I recently learnt about twenty Chinese characters as they are used in writing Korean. In this context the characters are called hanja. Korean is rarely written using hanja today, and studying them is generally thought to be useful at very advanced levels of studying Korean. I decided to learn a few when the school principal gave me an elementary school hanja textbook recently, and though I’ve now stopped because learning Korean vocabulary is a much better use of my time, I learnt a few things that I want to write about.

One thing that attracted me to learning a few hanja is the mysterious and attractive suggestion that thousands of years of Eastern culture and thought are inextricably bound up with them. All the different dialects of Chinese are written with the same set of characters, and Korean and Japanese may be written with them too. I thought that an Eastern conceptual schema might be a constant between these languages, to the extent that the different grammatical structures of the languages might not outright prevent someone literate in one of them from reading something written in another. So far as I can tell this is true only for some characters, mainly basic ones like tree, fire etc.

In reading a bit about how Chinese is written with Chinese characters, I learned that new words are written by using the characters phonetically, that is, choosing single syllables that are pronounced in a certain way in other words and putting them together to make the new words. This replaces one issue I had with hanja with another. I used to worry that the system must be unreceptive to intellectual progress because it’s not practical to keep coining new characters that everyone then has to learn. That means you’re stuck with one conceptual scheme. But then instead what you have is something extremely inelegant: concepts that are really old get their own characters or pairs of characters, and new ideas are weird bastardisations of something that might otherwise be clean.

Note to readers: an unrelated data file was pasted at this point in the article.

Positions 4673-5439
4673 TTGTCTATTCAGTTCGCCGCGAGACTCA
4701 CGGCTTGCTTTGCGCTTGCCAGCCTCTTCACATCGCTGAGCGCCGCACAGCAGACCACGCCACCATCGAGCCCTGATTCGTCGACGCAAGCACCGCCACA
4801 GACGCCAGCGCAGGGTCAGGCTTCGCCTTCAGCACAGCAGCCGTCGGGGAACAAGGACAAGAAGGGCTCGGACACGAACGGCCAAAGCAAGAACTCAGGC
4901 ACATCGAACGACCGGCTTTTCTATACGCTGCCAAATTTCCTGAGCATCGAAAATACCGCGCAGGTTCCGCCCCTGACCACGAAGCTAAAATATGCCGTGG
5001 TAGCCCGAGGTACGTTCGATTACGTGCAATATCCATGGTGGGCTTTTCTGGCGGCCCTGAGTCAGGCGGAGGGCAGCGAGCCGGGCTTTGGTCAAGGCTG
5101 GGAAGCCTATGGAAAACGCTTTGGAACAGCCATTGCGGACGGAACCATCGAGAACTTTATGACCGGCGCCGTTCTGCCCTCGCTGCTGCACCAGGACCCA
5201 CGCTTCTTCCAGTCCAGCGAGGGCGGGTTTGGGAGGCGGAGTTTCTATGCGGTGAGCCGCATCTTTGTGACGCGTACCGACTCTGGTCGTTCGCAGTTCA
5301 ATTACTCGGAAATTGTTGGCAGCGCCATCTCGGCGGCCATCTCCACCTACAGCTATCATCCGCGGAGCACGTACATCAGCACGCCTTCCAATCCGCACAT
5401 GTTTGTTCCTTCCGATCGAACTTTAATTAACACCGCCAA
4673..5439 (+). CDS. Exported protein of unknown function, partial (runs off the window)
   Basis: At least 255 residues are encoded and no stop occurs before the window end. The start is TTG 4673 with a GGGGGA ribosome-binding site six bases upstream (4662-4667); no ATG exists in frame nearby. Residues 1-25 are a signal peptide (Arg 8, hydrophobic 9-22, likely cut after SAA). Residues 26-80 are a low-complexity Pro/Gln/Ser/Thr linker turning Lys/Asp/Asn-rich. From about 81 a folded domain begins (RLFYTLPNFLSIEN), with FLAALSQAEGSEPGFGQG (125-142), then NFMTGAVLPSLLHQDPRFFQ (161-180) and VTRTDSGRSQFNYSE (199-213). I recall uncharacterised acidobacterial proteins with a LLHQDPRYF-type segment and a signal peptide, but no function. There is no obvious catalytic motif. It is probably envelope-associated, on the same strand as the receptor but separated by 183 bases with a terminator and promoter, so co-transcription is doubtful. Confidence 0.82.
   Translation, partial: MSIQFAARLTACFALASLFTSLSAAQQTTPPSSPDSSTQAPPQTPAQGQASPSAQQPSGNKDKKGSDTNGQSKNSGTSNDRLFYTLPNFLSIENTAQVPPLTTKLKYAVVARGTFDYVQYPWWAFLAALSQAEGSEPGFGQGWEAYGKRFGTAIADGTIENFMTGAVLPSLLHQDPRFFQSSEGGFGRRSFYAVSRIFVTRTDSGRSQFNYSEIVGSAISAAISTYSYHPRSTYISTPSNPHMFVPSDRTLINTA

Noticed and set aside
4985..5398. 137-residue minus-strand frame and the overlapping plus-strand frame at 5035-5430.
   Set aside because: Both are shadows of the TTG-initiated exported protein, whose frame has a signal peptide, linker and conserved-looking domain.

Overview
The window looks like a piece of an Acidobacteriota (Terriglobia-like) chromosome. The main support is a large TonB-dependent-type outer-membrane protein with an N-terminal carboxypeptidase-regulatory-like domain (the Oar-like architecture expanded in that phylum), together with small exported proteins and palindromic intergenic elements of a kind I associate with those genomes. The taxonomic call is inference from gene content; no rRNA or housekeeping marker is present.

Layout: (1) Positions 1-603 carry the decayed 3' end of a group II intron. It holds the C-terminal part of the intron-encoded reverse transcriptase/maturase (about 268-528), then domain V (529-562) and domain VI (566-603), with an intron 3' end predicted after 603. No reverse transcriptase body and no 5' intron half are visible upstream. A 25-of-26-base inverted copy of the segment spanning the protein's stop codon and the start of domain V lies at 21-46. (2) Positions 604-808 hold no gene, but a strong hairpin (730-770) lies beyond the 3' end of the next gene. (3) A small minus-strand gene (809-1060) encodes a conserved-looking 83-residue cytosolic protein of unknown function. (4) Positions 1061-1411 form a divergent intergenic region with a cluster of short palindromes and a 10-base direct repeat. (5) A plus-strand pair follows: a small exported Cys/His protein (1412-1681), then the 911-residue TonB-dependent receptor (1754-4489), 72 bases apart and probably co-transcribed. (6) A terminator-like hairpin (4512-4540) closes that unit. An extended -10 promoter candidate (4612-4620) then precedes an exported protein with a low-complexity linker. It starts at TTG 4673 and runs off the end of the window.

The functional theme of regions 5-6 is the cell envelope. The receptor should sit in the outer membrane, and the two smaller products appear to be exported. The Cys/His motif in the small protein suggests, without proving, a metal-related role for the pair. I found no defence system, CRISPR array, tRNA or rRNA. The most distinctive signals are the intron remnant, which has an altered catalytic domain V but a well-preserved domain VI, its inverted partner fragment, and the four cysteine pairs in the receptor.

A related worry is that hanja enforce a certain conceptual schema and discourage changes.

A Korean friend of mine studies philosophy in a Korean university. I was surprised to learn that hanja are used when studying Western philosophy. Replacing Korean words with hanja is meant to disambiguate, and get at the concept the original author is getting at, which the hanja is meant to be closer to than the Korean word is. This has got something to do with the fact that there are (many) more hanja than there are Korean syllables.

A similar strategy in English-speaking philosophy, when dealing with material written in another language, is to just adopt the foreign word. So we talk about eudaimonia and arete, Greek concepts rather tahn flourishing or virtue, which are the standard rough translations. But then using hanja would be useless when dealing with western concepts, which are more foreign to Korean culture than Greek concepts are to the English-speaking world. So I don’t think I’ve properly understood why hanja get used in universities.

Most of this post is barely substantiated conjecture. I’ve yet to meet someone fluent in English who deals in hanja, so I’ve not been able to get my questions answered.